The Civil War in North Carolina

Reminiscences and Memoirs of North Carolina and Eminent North Carolinians

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and North Carolina line the officers of the law in either State could be evaded by passing from one State to the other. It was here that Judge Cameron once vindicated the code.

        John Barnett was summoned to cut out a direct road from Halifax C. H., in Virginia, to to Hillsboro'. Commencing at Halifax he came on by Adam's Creek. At this ford he was reminded by the red land of that in Pennsylvania. And fancying a similarity in its fertility he immediately went to the land-office and "took up" a large number of acres of land located here. This land fell into the hands of John W. Williams, as the heir or executor of one Towler.

        A brother-in-law of this John Barnett, named Currie, also settled upon these lands, now occupied by J. M. Barnett, Esq., who also owned the Towler place. Thus we trace the Currie family of Caswell County.

        Richard Stanford, was a Member of Congress from 1797 to 1816 continuously, nearly twenty years. He died in Washington City, in April, 1816, during the session of Congress, and lies buried in the Congressional Cemetery. He was a prominent politician of his day, and was the confidential friend of the distinguished John Randolph of Roanoke. Mr. Stanford's unexpired term was filled by Hon. Samuel Dickens, who often represented Person in the State Legislature, he removed in 1820 to West Tennessee, which was then called the Chickasaw purchase; he died there many years ago, full of wealth and the good will of his countrymen. Hon. James Cochran, (the maternal grandfather of James Cochran Dobbin,) was a native of Person, and a Member of Congress from 1809 to 1813; he lies buried at Lea's Chapel, five miles west of Roxboro'.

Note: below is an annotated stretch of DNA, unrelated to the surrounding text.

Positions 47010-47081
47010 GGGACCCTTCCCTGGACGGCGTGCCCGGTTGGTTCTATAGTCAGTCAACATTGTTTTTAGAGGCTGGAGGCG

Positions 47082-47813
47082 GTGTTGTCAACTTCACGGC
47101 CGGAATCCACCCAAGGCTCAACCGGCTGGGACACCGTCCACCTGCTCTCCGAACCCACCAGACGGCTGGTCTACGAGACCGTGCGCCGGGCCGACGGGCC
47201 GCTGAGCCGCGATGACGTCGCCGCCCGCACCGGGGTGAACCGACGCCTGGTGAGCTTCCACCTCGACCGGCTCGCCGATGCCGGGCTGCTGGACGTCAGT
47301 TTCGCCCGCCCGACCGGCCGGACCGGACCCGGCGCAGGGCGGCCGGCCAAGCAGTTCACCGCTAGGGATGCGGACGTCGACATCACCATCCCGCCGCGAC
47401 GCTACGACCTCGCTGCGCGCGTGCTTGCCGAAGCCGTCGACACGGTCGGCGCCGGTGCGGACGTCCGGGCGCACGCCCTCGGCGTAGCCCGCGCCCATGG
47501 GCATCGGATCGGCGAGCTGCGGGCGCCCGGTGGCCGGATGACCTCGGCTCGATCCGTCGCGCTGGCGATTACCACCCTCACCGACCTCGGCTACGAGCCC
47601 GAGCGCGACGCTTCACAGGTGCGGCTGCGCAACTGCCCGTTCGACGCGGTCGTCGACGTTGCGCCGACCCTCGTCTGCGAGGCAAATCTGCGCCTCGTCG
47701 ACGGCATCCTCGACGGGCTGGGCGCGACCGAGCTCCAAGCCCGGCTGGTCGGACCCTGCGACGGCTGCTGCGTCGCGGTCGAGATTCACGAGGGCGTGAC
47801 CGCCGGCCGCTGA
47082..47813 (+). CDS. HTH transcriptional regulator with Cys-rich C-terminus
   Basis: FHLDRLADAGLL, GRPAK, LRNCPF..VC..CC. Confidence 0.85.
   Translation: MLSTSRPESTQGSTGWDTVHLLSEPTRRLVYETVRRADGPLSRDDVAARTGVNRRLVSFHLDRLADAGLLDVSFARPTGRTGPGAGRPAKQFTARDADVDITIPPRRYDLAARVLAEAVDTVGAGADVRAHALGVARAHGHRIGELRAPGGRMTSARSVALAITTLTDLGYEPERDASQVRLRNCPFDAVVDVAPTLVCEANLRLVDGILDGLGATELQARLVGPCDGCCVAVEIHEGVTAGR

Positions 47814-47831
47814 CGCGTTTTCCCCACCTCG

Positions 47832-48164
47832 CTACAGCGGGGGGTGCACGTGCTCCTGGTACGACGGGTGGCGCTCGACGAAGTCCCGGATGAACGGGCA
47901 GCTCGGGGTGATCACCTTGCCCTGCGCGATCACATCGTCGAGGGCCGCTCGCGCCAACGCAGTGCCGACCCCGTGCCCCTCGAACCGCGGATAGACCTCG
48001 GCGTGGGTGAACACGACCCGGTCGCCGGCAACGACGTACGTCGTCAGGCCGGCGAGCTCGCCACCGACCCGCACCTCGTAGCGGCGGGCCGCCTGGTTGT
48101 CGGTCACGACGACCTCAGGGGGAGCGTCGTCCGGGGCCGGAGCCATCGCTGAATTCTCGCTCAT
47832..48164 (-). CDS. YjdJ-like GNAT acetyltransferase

Hon. Robert Vanhook was a native of Person, he served in both branches of the State Legislature and was elected twenty-two times, from 1807 to 1834, the last year he had no opposition, and died before the convening of the Legislature. Major Isham Edwards [father of Col. L. C. Edwards,] was elected to fill the vacancy. Mr. Vanhook was a politician of the Jeffersonian school, he was not a great man mentally, though highly gifted in procuring the good will of the people and retaining it.

        Hon. Thomas McGhee, [father of Montford McGhee, Esq.,] was a wealthy farmer on Hyco, and served five sessions in the State Legislature [lower branch] 1826-'29-'30-'31-'33, and was Governor's council during the administrations of Dudley and Morehead and was many years president of the bank at Milton.

        His son, Montford McGhee, born in this county, on December 4, 1822, was educated at the University; graduated in 1841, in the same class with Thos. L. A very, R. R. Bridgers, Wm. J. Clarke, John W. Ellis, John F. Hoke, Charles and Samuel F. Phillips. He studied law with Judge Butler, and spent some time at Harvard College. He removed to Caswell County, and was a delegate to the Convention in 1865, and as Representative in 1862 and 1866. Elected to the Legislature in 1879, and since continued to 1882 with great acceptability. He has attained high distinction as a writer, and his eulogy on Governor Graham ranks him with the most polished writers of the State.

        He is at present a prominent member of the Legislature and of the bar. Highly esteemed by his friends and his associates as a gentleman and a scholar. He has recently been appointed by the State Board of Agriculture, Commissioner of Agriculture, succeeding Col. L. L. Polk, [1880.]

        He married a daughter of Judge Badger in 1854.

        John W. Cunningham, resides in this County. He was born in Petersburg, Virginia on Feb. 6th, 1820; educated at Bingham Academy, and at the University, where he graduated in 1840, in the same class with David A.
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